Opening their eyes to the other challenges that face culture and traditions as the world becomes more globalized, the group work and innovation village helped students learn the “design thinking” process as they created solutions to problems presented in various case studies.

“The main experience I gained from the GLS is the ability to use design thinking as a new methodology for coming about new solutions to user-based problems,” said Eugene Tan, an EF Academy Torbay student from Malaysia. “It has also further enlightened me toward many aspects of life, such as the alleged more developed nations’ unconscious bias towards the alleged lesser developed nations and their citizens’ way of life.”

Though the design thinking experience was one of Eugene’s main take-aways from the summit, it wasn’t all he brought home.

“The conference showed me a different side to the world both literally and figuratively. Looking back, I feel lucky to have been part of such an amazing experience, especially as part of my design thinking group – we got so close in just a span of a few days,” he said.

Gnebe-Awa was interested in discovering a new part of the world and immediately connected with the theme of the summit when she first heard about the GLS. Her experience at the summit in Peru made a lasting impact on her life – not only did she fall in love with the country, but she also changed her mind about her plans for the future.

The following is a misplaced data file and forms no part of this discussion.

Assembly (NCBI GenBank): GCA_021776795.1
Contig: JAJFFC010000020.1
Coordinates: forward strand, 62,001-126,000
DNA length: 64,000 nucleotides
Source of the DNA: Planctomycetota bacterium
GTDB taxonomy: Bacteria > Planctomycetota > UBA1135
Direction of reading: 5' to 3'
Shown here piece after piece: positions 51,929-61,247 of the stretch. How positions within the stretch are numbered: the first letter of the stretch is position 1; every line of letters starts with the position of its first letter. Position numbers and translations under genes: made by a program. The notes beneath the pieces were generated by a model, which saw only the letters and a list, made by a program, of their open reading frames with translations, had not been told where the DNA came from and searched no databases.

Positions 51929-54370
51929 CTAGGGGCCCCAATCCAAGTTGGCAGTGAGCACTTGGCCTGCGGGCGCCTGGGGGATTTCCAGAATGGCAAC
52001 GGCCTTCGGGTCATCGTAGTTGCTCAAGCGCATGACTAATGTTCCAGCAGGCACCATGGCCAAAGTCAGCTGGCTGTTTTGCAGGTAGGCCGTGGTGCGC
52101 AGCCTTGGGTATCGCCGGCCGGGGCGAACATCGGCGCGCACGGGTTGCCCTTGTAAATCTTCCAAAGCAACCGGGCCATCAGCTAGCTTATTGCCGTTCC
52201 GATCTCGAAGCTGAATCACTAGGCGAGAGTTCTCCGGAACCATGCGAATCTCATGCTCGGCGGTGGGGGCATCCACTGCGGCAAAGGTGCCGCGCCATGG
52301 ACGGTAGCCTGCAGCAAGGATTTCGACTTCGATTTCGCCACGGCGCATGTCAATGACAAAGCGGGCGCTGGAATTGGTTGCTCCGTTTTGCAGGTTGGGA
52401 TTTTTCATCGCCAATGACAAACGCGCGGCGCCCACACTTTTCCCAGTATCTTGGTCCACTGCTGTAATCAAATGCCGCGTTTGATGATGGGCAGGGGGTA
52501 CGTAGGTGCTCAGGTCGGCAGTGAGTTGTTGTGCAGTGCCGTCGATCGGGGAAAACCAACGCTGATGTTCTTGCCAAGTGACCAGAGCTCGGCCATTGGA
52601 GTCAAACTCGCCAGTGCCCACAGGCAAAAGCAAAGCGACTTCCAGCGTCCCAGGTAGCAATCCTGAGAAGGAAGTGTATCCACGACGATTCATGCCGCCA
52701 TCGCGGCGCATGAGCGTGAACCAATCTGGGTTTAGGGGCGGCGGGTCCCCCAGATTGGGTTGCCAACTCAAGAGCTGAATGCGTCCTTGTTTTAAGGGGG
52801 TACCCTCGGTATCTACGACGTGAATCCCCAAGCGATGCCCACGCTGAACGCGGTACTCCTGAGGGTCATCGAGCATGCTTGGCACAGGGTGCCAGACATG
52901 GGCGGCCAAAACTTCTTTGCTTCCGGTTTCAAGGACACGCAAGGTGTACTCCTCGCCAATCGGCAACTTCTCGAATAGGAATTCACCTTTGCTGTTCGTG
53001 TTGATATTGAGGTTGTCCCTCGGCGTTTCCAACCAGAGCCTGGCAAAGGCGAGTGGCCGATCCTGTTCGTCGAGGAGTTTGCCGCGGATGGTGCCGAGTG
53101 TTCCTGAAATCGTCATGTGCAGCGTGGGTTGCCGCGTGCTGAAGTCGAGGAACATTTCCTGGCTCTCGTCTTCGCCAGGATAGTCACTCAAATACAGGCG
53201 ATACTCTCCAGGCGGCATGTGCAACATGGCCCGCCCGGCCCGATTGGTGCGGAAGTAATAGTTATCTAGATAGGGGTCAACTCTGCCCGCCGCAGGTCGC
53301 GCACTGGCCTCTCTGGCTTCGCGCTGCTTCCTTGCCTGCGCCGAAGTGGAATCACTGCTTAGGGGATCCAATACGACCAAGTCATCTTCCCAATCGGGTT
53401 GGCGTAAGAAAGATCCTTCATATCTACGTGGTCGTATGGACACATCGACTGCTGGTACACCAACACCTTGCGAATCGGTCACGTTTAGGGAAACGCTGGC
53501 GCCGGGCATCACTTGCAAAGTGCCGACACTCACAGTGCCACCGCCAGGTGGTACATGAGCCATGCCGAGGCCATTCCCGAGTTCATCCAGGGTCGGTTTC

“I knew that I wanted to study psychology, but I had somewhat given up on my writing as a main source of income. After the conference, I decided to really look into a career as a writer,” she said.

As young adults who have opened their minds by coming to EF Academy, the conference was an opportunity to see something new, make friends and put that open mind to good use by exploring how they can use their global citizenship to make changes in their communities and home countries, and the lives of people around them.

“I felt like I was part of a movement or community that aimed to create a better, more comprehensive world for ourselves and the generations to come,” Gnebe-Awa explained.

In July, EF will host another GLS, this time in Milan, Italy. The theme of this summit will be “the future of food,” and summit-goers will gain valuable insight into how food connects plates, people, politics and culture.

“I think the best advice I can give students attending summits in the future is to be present in the moment,” Eugene said. “They are incredible and they pass very quickly. Don’t let problems or worries from home follow you and steal your experience. Stay rooted in the moment and realize all the amazing things happening around you.”

As Eugene says, “We are linked in one way or another in an intricate web made sophisticated by everything we do in life.” The Global Leadership Summit in Peru allowed students (and educators) to learn how to use their global citizenship to serve as influential leaders, it also helped them realize their connection to the world, their place in it and that however small they may be in the grand scheme of things, they are big enough to make a lasting positive impact on the places and people with which they interact.